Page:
Second class postage paid at Montgomery, Ala. 36104.
Postmasters: Please send forms 3579 to Headquarters, CAP (CPPC),
Maxwell AFB, Ala. 36112.
V o l .

2 ,

N o .


. . . . . . .

. . . . . .Febrt~ary,: 1970
. .


.... by Chaplain Vincent C. MerJ'eld

SCience Compresses Our Joy
No doubt, many of us
remember the time when we
shot a picture with the old box
camera and then waited in
anticipation for two weeks for
the final product. All during this
time we wondered just how it
was going to come out, and then
came the actual joy or sorrow at
what we produced.
Science has now ended all
that delightful anticipation. In a
matter of seconds we can snap
the picture and have the final
product in all its resplendent
c o l o r. A n d i f w e d o n ' t l i k e i t , w e
can just take another right on
the spot. A remarkable
accomplishment indeed. And
yet, I wonder which was more
F a r b e i t f r o m m e t o
d i s p a r a g e m o d e r n t e c h n o l o g y,
but I think the old way had its
charms, even though the results
were not nearly as good. Our
enjoyment was spread out for
us. We had fun taking the
picture~ and we had ,fun looking,
a t / j t / w b ~ n , , i t ~ t f m a l l y, c a m e . ~ '

between, there was the happy
anticipation. Modern science
now compresses our joy so that
in an amazingly brief space we
snap the picture, look at it---and
forget it.
Now let us look at other
forms of modern instant
gratification in our affluent
s o c i e t y. W e c a n p i c k u p t h e
telephone and without moving
from the chair can talk to people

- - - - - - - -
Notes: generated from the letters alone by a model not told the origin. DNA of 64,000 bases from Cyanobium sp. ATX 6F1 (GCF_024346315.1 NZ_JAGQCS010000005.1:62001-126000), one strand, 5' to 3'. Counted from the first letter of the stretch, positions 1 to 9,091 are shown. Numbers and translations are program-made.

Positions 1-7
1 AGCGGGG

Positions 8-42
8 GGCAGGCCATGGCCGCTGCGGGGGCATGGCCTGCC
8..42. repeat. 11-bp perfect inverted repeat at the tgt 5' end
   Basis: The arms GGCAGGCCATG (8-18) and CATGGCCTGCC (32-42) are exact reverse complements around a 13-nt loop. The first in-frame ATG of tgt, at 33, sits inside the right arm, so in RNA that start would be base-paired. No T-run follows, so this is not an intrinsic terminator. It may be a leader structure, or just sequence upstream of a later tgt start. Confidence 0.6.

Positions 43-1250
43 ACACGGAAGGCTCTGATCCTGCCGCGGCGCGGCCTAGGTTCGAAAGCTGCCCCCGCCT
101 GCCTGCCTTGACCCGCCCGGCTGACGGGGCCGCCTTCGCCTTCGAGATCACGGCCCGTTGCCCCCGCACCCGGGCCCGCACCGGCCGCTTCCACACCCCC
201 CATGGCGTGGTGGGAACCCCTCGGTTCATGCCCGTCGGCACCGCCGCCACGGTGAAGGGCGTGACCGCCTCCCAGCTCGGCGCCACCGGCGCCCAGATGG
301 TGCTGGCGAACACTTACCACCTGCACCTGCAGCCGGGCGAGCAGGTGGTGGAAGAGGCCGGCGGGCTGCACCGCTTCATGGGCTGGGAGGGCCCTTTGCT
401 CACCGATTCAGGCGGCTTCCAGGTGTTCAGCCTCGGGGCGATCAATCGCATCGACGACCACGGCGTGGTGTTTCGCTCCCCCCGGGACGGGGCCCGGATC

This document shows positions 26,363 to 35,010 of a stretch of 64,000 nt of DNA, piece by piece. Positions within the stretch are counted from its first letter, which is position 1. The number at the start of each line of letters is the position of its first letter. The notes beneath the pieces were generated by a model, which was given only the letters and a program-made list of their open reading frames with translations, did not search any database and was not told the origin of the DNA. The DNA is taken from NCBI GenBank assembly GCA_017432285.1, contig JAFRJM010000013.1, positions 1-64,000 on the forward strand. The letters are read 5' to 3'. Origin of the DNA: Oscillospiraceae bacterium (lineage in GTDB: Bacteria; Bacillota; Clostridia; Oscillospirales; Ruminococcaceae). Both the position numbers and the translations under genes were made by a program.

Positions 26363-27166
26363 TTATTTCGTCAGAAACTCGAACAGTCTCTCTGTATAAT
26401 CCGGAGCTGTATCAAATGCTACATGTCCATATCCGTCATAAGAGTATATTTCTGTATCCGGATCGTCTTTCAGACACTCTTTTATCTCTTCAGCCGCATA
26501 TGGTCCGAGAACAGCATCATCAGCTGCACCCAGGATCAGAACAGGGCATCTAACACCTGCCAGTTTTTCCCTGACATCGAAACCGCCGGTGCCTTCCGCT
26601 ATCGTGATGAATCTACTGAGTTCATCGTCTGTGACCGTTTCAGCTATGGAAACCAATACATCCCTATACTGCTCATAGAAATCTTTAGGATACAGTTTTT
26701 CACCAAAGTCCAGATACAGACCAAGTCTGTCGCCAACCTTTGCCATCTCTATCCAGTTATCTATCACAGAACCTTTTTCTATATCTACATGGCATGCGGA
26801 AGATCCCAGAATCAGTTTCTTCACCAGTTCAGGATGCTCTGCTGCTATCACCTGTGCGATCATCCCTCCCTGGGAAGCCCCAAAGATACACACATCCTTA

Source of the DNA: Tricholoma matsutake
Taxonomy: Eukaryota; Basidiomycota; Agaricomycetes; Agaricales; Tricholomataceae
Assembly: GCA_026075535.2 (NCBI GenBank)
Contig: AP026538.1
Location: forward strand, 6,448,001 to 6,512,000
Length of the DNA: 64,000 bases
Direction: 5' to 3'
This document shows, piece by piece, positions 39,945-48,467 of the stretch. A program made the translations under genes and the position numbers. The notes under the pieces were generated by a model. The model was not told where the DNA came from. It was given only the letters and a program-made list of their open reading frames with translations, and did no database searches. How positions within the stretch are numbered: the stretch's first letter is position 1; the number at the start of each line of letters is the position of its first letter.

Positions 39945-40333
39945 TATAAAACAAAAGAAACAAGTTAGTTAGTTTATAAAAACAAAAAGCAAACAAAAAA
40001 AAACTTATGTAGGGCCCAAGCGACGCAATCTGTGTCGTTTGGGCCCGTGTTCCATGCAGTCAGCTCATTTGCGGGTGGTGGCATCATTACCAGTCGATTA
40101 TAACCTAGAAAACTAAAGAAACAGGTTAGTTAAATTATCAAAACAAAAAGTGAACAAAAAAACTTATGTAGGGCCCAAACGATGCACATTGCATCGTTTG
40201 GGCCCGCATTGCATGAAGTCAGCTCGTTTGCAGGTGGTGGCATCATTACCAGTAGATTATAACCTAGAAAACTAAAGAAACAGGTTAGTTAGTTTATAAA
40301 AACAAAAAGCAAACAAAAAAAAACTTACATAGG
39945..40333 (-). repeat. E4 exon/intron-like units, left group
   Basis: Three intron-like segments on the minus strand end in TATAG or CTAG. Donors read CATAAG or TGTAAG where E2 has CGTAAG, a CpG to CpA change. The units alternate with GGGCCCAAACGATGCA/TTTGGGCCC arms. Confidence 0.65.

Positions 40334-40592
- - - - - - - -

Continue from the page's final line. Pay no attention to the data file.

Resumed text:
t h o u s a n d s o f m i l e s a w a y. We c a n
switch on the television and
s t a n d r i g h t n e x t t o t h e
quarterback as he directs the
football team, or look directly
into the eyes of the President of
the United States as he addresses
the nation.
A generation ago we didn't
d a r e d r e a m o f s u c h
accomplishments; and yet, I do
not think that our lives were so
restless and unfulfilled as they
s e e m t o b e t o d a y. P e r h a p s w e ' r e
not equipped by nature to
handle the rush of sensual
exper,ie.nqes now available~ and,
p?esented,tpus.,~ , ,,~i~" .,

Instant gratification has hurt
u s i n m a n y w a y s . C e r t a i n l y, i t i s
a mistake to think that the most
i m p o r t a n t h u m a n d r i v e s and
w a n t s a r e c a p a b l e
i n s t a n t a n e o u s f u l fi l l m e n t and
that all human problems can be
s o l v e d n o w. A g o o d e x a m p l e i s
t h e V i e t n a m W a r.
Everyone wants it to be
ended as soon as possible, but
there are some who believe that
all we have to do it pull out--like
switching off a TV program that
we find boring or offensive. And
the impatience of young people
who want to be treated like
adults without growing
emotionally--it takes time.
Maturity does not come
without exnerience. Then there
are those in the church who
want change yesterday; and it
they don't get it, they quit. It
would seem that they are more